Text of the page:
So, what does this sound like to you? Some guys who didn’t want to be caught holding the bag containing beaucoup d’ill gotten gain? Counterfeiters who got cold feet?

Fun to mull, and very Inspector Clouseau-esque, no?

In any case, I enjoyed this one because it reminded me of my late and much lamented father.

As part of his time-served as a charter member of the Greatest Generation, U.S. Navy Division, my father spent a couple of years during WWII stationed at Navy Pier in Chicago. He was a Chief Petty Officer, and his job was paperwork. Anyway, after the war ended, he and his boss, some 90-day-wonder lieutenant, were told that they would be discharged once all their paperwork was cleared up.

So they crated up all that they could and sent it off to St. Louis. As a kid, I thought that this was something of a metaphor for sending things off to nowhere – I had visions of a giant safe just showing up at the train depot, where it would remain unclaimed forever – but St. Louis was, as I later learned, the repository for military personnel records.

Anyway, after they got finished packing up and shipping off everything that they possibly could, my father and his boss decided to flush whatever was left down the toilet. Or so he told us. I doubt that he would have flushed anything important. I doubt that there’s some geezer veteran tottering around, insisting that he was stationed in Chicago during the war, even if they can find no record of his service. But, knowing my father, and knowing his tolerance for Mickey Mouse rules and regulations, and for bureaucracy, it certainly wouldn’t surprise me if he decided that some of the forms he needed to clear up were completely flushable.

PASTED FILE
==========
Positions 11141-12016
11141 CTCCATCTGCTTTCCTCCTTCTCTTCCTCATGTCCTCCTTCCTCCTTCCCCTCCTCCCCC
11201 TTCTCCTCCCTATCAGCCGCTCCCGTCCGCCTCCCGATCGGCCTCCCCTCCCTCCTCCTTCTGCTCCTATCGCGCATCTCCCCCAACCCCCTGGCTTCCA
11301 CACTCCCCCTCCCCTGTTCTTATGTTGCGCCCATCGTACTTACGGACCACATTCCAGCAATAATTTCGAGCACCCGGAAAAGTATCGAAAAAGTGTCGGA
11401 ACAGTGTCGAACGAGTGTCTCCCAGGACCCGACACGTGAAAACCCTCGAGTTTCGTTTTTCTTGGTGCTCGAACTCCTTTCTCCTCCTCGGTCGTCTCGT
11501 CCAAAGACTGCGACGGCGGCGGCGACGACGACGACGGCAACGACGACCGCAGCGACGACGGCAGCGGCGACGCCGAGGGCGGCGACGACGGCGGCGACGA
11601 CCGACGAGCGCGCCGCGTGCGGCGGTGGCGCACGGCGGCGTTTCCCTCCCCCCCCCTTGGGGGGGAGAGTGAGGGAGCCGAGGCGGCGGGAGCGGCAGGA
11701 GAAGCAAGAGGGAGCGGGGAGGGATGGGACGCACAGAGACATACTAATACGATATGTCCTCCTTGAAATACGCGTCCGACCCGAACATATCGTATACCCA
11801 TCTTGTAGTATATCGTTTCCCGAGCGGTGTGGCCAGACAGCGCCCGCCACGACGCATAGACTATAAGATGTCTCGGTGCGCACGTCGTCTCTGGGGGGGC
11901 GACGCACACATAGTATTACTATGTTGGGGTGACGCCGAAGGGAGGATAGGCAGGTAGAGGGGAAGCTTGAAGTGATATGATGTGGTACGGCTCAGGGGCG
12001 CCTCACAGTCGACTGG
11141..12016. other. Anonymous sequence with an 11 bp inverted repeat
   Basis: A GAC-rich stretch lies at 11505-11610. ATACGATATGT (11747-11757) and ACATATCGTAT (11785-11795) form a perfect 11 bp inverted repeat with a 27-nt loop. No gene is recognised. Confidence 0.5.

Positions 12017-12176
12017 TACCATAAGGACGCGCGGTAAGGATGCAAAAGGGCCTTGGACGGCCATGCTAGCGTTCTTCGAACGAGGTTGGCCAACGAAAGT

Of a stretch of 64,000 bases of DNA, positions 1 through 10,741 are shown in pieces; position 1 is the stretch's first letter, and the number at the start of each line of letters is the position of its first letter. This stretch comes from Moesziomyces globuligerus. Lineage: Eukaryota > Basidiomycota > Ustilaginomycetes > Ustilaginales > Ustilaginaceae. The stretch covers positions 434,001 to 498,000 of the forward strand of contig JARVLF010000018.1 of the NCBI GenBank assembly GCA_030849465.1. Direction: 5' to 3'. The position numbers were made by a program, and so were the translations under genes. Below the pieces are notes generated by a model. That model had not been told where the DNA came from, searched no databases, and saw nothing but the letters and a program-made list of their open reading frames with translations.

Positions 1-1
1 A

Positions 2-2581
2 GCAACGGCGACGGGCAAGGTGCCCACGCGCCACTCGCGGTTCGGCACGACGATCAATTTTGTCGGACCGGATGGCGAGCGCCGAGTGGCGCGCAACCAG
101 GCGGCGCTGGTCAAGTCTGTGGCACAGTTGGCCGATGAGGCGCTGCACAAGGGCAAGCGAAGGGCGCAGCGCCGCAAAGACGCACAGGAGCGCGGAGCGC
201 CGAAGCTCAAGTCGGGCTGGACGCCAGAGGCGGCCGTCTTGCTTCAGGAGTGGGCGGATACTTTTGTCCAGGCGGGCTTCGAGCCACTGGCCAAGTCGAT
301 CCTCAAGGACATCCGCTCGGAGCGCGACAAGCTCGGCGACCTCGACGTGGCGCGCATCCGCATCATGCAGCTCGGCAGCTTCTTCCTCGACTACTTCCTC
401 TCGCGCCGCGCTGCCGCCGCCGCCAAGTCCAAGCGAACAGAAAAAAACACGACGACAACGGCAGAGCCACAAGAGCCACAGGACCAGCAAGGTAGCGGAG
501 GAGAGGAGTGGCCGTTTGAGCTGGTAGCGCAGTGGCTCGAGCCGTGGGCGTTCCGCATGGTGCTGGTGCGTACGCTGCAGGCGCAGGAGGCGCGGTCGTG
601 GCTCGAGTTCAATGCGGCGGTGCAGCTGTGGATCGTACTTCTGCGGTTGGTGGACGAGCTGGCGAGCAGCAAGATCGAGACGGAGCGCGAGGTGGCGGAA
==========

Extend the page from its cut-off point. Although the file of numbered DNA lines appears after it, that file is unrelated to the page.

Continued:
No way, however, would Al have ever flushed a $5 bill down the head – as it was called in the U.S. Navy – let alone a €500.

But those Spaniards in Geneva? With all those €500’s to burn, errrrr, flush.

Wouldn’t it have been easier and safer to just burn them? (Thanks to my husband’s stint in the CIA, I actually know how to burn paper so that you don’t leave a trace.)

So many mysteries, so little time.

Thursday, September 21, 2017

Talk about off the rack…

When it comes to shopping for clothing, I’m pretty much a half-and-halfer. I order a lot of stuff online – Tribal pants are Tribal pants, Yala shirts are Yala shirts – but I also do some in-store buying. Hey, I’m walking by Lord & Taylor and I realize I need new undies.

But the truth about clothing is that I’m nowhere near the shopper I used to be.

There were periods in my life, when I worked full time and actually needed more clothing, when I shopped regularly. At times, I “grazed the B” (i.e., poked around Filene’s Basement) two to three times a week. Sometimes I came home empty-handed, but you never knew what you might find.